Le Havre's boldest specimen of modern architecture is even newer – the cultural centre known as the Volcano (or less reverentially as the "yoghurt pot"), standing at the end of the Bassin du Commerce, and dominating the Espace Oscar Niemeyer. The Volcano, designed by the Brazilian architect after which the espace is named, is a slightly asymmetrical, smooth, gleaming white cone, cut off abruptly just above the level of the surrounding buildings, so that its curving planes are undisturbed by doors or windows; the entrance is concealed beneath a white walkway in the open plaza below.

The Bassin du Commerce , which stretches away from the complex, is of minimal commercial significance. Kayaks and rowing boats can be rented to explore its regular contours, and a couple of larger boats are moored permanently to serve as clubs or restaurants – it's all disconcertingly quiet, serving mainly as an appropriate stretch of water for the graceful white footbridge of the Passarelle du Commerce to cross.

Overlooking the harbour entrance is the modern, recently renovated Musee Malraux (Mon & Wed-Fri 11am-6pm, Sat & Sun 11am-7pm; 25F/3.81), which ranks among the best-designed art galleries in France, using natural light to its full advantage to display an enjoyable assortment of nineteenth- and twentieth-century French paintings. Its principal highlights are over two hundred canvases by Eugine Boudin, including greyish landscapes produced all along the Norman coastline, with views of Trouville, Honfleur and Ãtretat, as well as an entire wall of miniature cows and a lovely set of works by Raoul Dufy (1877-1953), which make Le Havre seem positively radiant, whatever the weather outside.

If you have the time to spare, you might like to see what old Le Havre looked like in the prewar days when Jean-Paul Sartre wrote La Nausà ©e here. He taught philosophy for five years during the 1930s in a local school, and his almost transcendent disgust with the place cannot obscure the fascination he felt in exploring the seedy dockside quarter of St-Franà §ois, in those spare moments when he wasn't visiting Simone de Beauvoir in Rouen. Little survives of the city Sartre knew, but pictures and bits gathered from the rubble are on display in one of the very few buildings that escaped World War II intact, the Musà ©e de l'Ancien Havre at 1 rue Jerome-Bellarmato, just south of the Bassin du Commerce (Wed-Sun 10am-noon & 2-6pm; 10F/1.52).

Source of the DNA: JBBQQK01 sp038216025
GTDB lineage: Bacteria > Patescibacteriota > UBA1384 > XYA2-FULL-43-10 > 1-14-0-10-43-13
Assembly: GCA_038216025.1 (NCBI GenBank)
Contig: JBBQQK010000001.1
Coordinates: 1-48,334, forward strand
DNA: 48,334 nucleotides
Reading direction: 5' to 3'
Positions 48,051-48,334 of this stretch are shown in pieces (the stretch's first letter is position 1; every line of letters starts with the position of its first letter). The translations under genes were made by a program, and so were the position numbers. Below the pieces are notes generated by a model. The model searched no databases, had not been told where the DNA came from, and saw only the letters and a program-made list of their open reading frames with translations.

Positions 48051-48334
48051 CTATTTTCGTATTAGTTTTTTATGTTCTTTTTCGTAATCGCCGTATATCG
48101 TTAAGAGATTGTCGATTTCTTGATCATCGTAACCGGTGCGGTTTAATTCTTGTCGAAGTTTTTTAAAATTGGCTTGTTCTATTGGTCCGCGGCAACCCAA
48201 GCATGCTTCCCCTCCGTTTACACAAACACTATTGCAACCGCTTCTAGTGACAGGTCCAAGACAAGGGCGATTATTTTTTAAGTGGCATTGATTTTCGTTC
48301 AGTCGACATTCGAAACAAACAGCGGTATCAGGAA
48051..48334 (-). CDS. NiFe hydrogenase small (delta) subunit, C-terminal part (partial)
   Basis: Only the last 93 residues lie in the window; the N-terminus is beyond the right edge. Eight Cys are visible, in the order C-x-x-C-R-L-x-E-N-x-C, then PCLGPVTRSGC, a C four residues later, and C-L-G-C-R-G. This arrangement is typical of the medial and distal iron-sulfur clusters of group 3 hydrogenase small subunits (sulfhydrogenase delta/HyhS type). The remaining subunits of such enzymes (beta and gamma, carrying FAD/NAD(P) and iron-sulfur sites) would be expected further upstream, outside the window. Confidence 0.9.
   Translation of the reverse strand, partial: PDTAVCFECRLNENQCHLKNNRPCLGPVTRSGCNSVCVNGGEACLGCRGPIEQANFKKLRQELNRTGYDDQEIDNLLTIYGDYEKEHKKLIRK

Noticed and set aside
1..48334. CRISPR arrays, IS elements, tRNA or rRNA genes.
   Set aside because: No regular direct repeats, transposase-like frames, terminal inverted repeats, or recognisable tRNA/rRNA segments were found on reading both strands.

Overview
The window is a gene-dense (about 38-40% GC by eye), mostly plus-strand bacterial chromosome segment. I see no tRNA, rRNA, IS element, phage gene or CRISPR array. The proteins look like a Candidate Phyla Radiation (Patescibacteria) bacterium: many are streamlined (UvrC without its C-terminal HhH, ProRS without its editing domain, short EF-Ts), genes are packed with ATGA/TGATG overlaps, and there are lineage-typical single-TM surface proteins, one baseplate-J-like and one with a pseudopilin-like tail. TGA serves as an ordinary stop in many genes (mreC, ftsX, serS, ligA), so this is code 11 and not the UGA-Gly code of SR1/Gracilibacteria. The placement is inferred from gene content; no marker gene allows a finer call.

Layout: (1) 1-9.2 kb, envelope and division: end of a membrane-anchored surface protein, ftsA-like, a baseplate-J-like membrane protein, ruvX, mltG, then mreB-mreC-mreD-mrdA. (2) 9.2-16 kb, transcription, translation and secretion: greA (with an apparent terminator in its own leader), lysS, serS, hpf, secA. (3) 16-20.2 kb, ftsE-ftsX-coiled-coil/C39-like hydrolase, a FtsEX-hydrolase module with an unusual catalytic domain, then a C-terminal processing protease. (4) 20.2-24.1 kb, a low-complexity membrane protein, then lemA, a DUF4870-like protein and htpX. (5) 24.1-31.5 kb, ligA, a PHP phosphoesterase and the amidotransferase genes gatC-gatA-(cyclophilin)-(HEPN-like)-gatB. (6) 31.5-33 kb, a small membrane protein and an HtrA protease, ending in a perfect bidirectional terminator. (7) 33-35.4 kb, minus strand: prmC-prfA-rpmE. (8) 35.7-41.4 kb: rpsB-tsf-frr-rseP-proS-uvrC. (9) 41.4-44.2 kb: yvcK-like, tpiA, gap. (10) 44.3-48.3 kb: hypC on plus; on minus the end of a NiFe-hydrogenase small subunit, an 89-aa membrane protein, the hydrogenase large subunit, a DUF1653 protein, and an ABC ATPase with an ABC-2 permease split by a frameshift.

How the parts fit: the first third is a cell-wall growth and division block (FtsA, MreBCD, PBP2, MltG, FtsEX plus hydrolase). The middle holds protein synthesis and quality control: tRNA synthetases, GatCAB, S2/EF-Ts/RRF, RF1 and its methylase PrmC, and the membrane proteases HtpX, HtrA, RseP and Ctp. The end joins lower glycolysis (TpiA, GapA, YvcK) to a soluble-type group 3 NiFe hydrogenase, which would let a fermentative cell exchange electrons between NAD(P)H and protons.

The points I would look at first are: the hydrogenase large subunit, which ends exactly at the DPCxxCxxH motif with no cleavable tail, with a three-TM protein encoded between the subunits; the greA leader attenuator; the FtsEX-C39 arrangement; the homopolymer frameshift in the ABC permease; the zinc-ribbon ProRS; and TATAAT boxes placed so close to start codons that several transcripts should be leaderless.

The once-great port of Harfleur is now no more than a suburb of Le Havre, 6km upstream from the centre. While no longer sufficiently distinctive to be worth visiting, it earned an undying place in history as the landing place of Henry V's English army in 1415, en route to victory at Agincourt. Laid under siege, Harfleur surrendered in late September, following a final English onslaught spurred on – according to Shakespeare – by Henry's cry of "Once more unto the breach, dear friends "

Three daily P&O ferries sail from Portsmouth to the Terminal de Grande Bretagne , not far from the train and bus stations in the Bassin de la Citadelle (tel The gare SNCF is 1.5km west of the Hotel de Ville, on cours de la Republique, right alongside the gare routià ¨re across boulevard de Strasbourg. Shuttle buses from the gare SNCF run to the ferry terminal.

Le Havre's rather inconspicuous and not very central tourist office is on the main oceanfront drag, at 186 bd Clà ©menceau, near its intersection with avenue Foch (May-Sept Mon-Sat 9am-7pm, Sun 10am-12.30pm & 2.30-6pm; rest of year Mon-Sat 9am-6.30pm, Sun 10am-1pm; tel, www.lehavretourism.com ). There's also a tourist information kiosk at the ferry terminal, open in summer to coincide with sailings.

Few of the restaurants in Le Havre are worth making a fuss about, except perhaps for some in the suburb of Ste-Adresse . There are, however, lots of bars, cafes and brasseries around the gare SNCF , and all sorts of creperies and ethnic alternatives – North African, South American, Caribbean – in the back streets of the St-Franà §ois district.

If you're shopping for food to take home, you could try the central market , just west of place Gambetta and ideal for fresh produce, or two Auchan hypermarkets (both open Mon-Sat 8.30am-10pm): the larger, at the Mont Gaillard Centre Commercial, is reached by following cours de la Republique beyond the gare SNCF , through the tunnel; the other, at Montivilliers, is signposted off the Tancarville road.